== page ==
In contrast to many bloggers, I believe the bipartisan cry that our national security has been outsourced to the United Arab Emirates is misguided. The fact that the argument is gaining steam underscores the reality that politicians can still successfully politicize 9/11 by using the manipulative politics of fear.
This issue has little, if anything, to do with national security and far more to do with politics. Xenophobic conservatives have found allies with liberals on this issue because liberals are a) looking for any opening to criticize Bush on national security; and, b) think they can do that by outflanking Bush to the right on this issue and therefore sound “tougher” and “stronger.” The blogosphere, being somewhat insulated from political pressures, should have a more thorough discussion of this issue.
We have instead been largely engaged in a disingenuous debate. Following the lead of President Jimmy Carter, progressives can and should embrace the reality of globalization and accept that our more inter-connected world affords us an opportunity to build mutual respect and understanding. Some key points: Read more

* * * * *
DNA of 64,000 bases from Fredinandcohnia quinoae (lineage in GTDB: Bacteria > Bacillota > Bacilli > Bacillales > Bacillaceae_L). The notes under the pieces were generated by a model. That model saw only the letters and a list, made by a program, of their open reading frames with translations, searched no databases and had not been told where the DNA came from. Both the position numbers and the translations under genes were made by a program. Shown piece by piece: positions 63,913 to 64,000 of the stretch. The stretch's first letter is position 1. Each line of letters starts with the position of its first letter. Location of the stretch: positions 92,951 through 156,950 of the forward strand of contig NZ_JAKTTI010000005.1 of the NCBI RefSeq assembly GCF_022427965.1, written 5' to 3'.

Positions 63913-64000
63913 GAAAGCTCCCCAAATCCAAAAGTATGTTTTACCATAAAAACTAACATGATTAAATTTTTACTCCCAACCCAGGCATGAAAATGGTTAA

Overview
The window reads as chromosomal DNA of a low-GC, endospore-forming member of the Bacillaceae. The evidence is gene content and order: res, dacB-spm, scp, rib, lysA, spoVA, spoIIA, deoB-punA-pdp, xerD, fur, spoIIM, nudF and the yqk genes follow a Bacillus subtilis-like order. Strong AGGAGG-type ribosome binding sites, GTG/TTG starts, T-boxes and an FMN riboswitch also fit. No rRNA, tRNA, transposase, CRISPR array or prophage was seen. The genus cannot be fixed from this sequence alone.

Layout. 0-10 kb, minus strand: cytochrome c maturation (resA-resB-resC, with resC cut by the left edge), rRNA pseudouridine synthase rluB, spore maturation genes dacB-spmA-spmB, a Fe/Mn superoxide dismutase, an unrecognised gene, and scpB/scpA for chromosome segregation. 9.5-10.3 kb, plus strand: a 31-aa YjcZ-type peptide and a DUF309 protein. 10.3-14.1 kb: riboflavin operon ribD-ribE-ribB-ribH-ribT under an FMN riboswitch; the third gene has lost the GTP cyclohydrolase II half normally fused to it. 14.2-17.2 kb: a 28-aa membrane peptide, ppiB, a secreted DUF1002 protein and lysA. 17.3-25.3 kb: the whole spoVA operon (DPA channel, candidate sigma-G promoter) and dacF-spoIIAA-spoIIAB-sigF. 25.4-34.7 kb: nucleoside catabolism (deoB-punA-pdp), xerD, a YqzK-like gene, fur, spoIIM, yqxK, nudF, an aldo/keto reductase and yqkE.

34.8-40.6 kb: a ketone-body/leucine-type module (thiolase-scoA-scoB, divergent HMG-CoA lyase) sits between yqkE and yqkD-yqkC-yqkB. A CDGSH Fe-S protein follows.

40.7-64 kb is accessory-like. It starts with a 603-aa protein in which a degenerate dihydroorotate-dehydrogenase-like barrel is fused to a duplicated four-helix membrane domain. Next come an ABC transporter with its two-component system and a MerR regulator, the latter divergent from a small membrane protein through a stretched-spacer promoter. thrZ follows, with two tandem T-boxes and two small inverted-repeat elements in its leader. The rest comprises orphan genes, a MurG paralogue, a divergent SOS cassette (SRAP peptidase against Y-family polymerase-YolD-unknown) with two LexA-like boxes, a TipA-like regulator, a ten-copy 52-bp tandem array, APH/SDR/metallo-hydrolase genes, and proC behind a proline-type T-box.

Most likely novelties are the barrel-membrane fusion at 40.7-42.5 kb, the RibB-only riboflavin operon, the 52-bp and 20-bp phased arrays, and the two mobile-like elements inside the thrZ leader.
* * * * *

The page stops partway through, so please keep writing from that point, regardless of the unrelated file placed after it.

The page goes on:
Last night, Fox News military analyst Lt. Gen. Thomas McInerney put forth a radical new theory on why we didn’t find WMD’s in Iraq – the Russians moved them to Syria. Watch it:
O’REILLY: What do you believe happened?
MCINERNEY: Well, I believe that — that [Saddam Hussein] had [WMD] and then the Russians convinced him, because they sent a team in, a Spetsnaz [Russian Special Forces] team in, and they moved those weapons into three locations in Syria and one into Bekaa Valley. And they did it very thoroughly. They were very professional. They were Spetsnaz with GRU. They knew exactly where all the material was, because they were preventing the inspectors from finding it. And then they had a brilliant what they call mass deroka – deception – campaign. When the Iraqi survey group didn’t find anything, then they spread throughout the capitals of Europe and the U.N: “See, there were no WMD.”